Adapting Water Law to Public Necessity: Reframing Climate Change Adaptation as Emergency Response and Preparedness
Robin Kundis Craig
University of Utah S.J. Quinney College of Law
September 17, 2010
Vermont Journal of Environmental Law, Vol. 11, No. 4, pp. 709-756, Symposium 2010
FSU College of Law, Public Law Research Paper No. 417
Vermont Law School Research Paper No. 10-26
As a result of both climate change and non-climate-change forces, fresh water supplies in many parts of the United States are approaching a state of crisis. This article suggests that both the law and public policy should embrace that reality.
Specifically, this article argues that viewing climate change impacts on water supply as an ongoing emergency could provide a more productive framework for initiating and implementing adaptation strategies. Classifying climate change’s impacts on water supply as a real crisis allows adaptation planning to become a form of emergency preparedness - concrete measures designed to deal with existing problems - underscoring the fact that the impacts are only likely to become worse in many parts of the country. Moreover, reframing climate change adaptation in the water context as emergency preparedness could productively shift the focus of adaptation strategies to the survival of communities as functional communities - that is, as something more than the mere physical survival of individual humans. Such reframing would also allow recognition that communities are coupled socio-ecological systems, dependent on the surrounding natural resources - like water - and the ecosystem services that they provide.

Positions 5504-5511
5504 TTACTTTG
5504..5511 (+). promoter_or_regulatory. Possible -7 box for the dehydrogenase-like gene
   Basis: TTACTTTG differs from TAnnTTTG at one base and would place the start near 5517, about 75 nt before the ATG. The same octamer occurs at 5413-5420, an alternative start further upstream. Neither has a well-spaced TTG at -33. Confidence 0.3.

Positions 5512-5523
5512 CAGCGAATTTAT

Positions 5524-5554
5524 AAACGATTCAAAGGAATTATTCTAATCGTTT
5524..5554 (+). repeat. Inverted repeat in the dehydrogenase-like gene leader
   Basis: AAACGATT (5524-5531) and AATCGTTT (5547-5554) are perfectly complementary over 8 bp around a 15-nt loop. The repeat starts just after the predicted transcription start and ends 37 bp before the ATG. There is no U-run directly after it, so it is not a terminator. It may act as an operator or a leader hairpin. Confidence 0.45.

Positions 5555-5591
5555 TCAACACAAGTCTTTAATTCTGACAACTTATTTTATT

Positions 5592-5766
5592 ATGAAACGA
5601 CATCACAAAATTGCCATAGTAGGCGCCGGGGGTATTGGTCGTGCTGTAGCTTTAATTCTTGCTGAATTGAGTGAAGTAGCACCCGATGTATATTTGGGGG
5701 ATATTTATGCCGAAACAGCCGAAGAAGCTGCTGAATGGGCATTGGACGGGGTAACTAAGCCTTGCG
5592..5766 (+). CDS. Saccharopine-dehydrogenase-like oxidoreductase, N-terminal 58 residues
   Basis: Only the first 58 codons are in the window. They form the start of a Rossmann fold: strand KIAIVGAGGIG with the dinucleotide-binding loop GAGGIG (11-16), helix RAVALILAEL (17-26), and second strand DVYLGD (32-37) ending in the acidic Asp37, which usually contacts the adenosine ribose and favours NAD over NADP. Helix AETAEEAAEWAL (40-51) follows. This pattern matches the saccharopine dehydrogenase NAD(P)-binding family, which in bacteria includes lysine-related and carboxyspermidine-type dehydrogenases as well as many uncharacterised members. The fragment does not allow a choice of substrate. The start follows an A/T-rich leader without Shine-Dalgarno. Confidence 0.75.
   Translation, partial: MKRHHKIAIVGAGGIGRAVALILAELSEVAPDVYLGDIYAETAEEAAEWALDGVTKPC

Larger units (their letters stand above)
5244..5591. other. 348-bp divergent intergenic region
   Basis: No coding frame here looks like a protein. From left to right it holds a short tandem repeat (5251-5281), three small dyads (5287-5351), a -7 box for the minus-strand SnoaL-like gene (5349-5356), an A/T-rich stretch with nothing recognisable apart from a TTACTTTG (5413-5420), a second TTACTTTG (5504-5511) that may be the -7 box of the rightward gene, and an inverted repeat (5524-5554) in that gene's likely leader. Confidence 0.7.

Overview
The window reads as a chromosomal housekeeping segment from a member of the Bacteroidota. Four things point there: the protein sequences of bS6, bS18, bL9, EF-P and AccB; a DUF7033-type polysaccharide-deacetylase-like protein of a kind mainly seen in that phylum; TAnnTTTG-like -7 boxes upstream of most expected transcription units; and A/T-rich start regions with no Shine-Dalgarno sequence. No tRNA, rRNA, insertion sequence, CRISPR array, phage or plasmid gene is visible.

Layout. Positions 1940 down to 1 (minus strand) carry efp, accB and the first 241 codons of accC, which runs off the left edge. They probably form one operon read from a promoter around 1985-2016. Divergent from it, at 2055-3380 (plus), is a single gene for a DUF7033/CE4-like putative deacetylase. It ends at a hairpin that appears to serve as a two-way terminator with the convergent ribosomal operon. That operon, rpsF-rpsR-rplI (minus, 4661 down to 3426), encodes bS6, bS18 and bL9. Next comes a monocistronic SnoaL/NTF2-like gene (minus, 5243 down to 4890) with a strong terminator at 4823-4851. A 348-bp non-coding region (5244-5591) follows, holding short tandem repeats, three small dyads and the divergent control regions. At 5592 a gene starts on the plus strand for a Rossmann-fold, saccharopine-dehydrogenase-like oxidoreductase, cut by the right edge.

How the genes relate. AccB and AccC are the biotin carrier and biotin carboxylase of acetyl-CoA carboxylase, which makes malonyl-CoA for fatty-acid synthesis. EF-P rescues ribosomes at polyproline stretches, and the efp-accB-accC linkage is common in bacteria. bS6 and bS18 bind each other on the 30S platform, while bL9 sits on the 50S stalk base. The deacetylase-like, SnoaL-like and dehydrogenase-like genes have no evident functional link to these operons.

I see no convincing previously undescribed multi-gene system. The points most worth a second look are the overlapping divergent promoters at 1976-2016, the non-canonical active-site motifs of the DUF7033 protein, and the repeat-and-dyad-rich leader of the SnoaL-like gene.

Reframing climate change impacts on water as an emergency, moreover, could provide needed flexibility both legally and politically. Legally, emergencies allow for the operation of the doctrine of public necessity, a common-law doctrine that may prove very useful in reallocating water rights, especially in times of significant drought. However, this article also argues that public necessity invokes a broader public policy regarding the relationship of individual rights and community well-being that should produce a politically powerful synergy in the context of adapting water law to climate change, given that water is already considered a semi-public natural resource.
Number of Pages in PDF File: 48
Keywords: Climate Change, Adaptation, Water Law, Water Supply, Public Necessity, Communitarianism, Communitarian, Emergency, Preparedness
Date posted: December 29, 2009 ; Last revised: February 3, 2013